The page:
Paul Jones did the keynote this year, and while the content wasn’t particularly new, I will say that it was curated and presented in a way that was exciting, inspiring and thought provoking.

He did a fantastic job.

The general theme of the talk was for technologists to understand the power they have, and to teach other people how to treat them. I’ve done this for many years and I try to pass on my wisdom to as many people as I can. Unfortunately, not everyone is ready to listen. So many technologists work untenable hours, say yes when they know they should say no, don’t demand to be part of the planning of work. Basically, see themselves as just employees who should accept the arbitrary whims of “management” as if they hold superior power in the relationship.

It’s an equal partnership and you should expect to be treated with that respect. You are trading your highly desirable skills for money. Pure and simple. Project managers, vice presidents and directors can’t create the foundation of the company (meaning the software being sold), just as technologists can’t go out and perform the tasks of marketing the product, selling the product, establishing business partnerships, and accounting. Neither can survive without the other.

If you are constantly allowing someone else to dictate how much work you can, or cannot, perform in chunk of time without giving your input, then you have some choices.

  1. Keep doing it and hope that it changes – which it won’t. That’s called insanity.
  2. Teach everyone in your organization how to treat you.
  3. Leave.

And if you are fearful of losing your job, then approach the situation from a position of strength. If you find that others are not receptive to you changing the relationship, go find other people who are willing. One of Paul’s points was a quote from a book/movie that I can’t remember was “you need a job, but not this job.”

As technologists, we can always find work. Every day, the world is more and more reliant upon the software that we create.

Session Reviews

I sat through several sessions before I gave my presentation on mobile web app development.

First up, was a talk on Salt. I’ve had plenty of experience since I’ve now built two products on it, and I wanted to see a lively discussion and hopefully share some experiences. Unfortunately, I spent more time working on my own presentation than listening because I still wasn’t happy with it, but what I heard was good. He covered the basics of how to configure minions from the master and handled managed files.

Next up was a talk on JavaScript testing. A very well done presentation on many easy things developers can do to ease automated testing of dynamic JavaScript code – a notoriously hard thing to do. Kudos to Jordan.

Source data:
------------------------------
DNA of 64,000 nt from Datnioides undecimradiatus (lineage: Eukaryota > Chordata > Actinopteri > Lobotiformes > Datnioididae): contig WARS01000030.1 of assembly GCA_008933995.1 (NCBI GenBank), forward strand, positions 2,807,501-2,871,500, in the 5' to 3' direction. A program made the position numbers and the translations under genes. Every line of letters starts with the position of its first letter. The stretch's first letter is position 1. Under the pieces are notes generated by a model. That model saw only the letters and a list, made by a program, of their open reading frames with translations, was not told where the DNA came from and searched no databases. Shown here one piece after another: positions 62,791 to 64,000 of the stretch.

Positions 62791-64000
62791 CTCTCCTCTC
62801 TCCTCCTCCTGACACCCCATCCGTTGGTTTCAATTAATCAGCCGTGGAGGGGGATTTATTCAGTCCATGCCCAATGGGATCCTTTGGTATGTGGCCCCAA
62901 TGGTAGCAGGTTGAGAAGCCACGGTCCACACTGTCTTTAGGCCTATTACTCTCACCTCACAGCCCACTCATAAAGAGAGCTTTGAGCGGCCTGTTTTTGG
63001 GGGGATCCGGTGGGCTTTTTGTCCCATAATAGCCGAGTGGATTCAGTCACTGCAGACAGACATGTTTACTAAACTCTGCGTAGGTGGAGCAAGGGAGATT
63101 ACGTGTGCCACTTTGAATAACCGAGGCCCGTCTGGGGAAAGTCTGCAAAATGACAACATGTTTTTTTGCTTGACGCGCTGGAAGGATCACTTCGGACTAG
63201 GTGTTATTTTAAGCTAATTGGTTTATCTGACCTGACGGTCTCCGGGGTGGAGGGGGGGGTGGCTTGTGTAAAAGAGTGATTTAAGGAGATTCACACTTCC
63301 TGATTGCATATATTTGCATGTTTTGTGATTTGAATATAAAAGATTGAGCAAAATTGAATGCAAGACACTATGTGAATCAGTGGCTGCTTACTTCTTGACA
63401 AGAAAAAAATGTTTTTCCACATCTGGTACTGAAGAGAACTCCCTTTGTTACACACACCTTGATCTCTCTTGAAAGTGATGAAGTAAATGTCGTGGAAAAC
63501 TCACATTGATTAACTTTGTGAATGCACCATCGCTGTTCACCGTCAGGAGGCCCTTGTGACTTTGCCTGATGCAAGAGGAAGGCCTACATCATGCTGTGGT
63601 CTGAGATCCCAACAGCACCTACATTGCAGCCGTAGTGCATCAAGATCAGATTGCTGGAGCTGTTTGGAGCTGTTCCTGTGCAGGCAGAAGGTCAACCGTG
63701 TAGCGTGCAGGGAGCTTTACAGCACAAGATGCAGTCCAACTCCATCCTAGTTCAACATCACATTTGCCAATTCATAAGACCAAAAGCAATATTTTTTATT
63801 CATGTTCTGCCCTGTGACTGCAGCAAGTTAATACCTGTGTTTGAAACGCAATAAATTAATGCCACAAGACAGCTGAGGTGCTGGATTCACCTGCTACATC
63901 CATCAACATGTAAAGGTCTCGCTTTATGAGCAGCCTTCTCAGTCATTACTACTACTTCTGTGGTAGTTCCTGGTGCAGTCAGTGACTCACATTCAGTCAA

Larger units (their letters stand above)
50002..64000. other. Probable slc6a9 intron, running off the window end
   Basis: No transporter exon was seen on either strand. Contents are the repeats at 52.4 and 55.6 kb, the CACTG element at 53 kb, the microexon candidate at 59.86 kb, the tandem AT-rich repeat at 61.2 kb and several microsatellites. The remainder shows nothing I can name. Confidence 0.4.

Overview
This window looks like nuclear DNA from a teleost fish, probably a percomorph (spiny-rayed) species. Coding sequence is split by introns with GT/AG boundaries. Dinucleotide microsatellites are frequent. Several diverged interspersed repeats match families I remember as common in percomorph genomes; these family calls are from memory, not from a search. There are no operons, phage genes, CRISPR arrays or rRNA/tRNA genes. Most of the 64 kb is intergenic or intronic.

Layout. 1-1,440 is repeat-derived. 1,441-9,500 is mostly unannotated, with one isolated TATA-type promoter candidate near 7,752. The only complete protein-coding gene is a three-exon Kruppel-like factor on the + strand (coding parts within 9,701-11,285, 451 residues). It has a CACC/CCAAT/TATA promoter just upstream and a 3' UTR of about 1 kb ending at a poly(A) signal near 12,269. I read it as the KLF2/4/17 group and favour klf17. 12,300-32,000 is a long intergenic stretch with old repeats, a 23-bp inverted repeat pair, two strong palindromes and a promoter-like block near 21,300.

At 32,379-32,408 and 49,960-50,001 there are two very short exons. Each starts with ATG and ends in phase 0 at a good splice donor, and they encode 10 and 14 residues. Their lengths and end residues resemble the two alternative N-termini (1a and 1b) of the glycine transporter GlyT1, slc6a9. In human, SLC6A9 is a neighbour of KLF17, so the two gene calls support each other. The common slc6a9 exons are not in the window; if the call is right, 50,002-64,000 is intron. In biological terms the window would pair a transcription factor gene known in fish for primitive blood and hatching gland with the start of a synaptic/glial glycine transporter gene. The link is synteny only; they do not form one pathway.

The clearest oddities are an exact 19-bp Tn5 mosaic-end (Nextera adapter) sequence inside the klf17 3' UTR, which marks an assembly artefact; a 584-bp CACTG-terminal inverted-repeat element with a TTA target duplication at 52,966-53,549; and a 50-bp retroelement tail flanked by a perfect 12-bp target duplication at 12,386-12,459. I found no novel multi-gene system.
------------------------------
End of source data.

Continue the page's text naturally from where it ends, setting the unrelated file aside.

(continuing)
After lunch, I sat in on a talk about establishing trust in your work relationships. It was a somewhat interesting topic, but nothing of any real substance was discussed. A lot of common sense topics about how to be a professional and treat everyone you work with with respect.

Then I did my presentation, and for as dubious as I was about how it was all going to flow, I was surprised how it ended up fitting together. I was also concerned with the fact that I was covering four different frameworks. While I hit my time perfectly, I didn’t feel satisfied that I gave the code part of the presentation enough focus, and I was right, as one commenter noted in his feedback.

I want to give the presentation in a couple more venues and I’ll do some moderate reconfiguring to show more code and talk about building an app with more focus for the next time.

Last up, I attended a really cool talk about gadgeteering. A wooden puppet was manipulated via the laptop with a microprocessor attached to the back and all the limbs. It was a lot of fun.

The People

As always, I saw a lot of old friends, and made a couple new ones. I’m always amazed to learn the ideas and projects that people are working on. It’s very humbling because just when I think I’m doing something cool, someone tells me about something that makes me jealous.

And though I didn’t get to talk to him, Cal Evans pulled off another fantastic event. Everything went smoothly, he adroitly handled some last minute speaker changes, and made sure everyone was happy and had everything they needed. Thank you, Cal, for stepping up in such a big way to make Nashville that much better for its technology community.

Can’t wait ’til next year.


Many thanks for Jacques Woodcock and Kathy Evans, for they are the eyes, ears, and arms for Cal and made the weekend successful.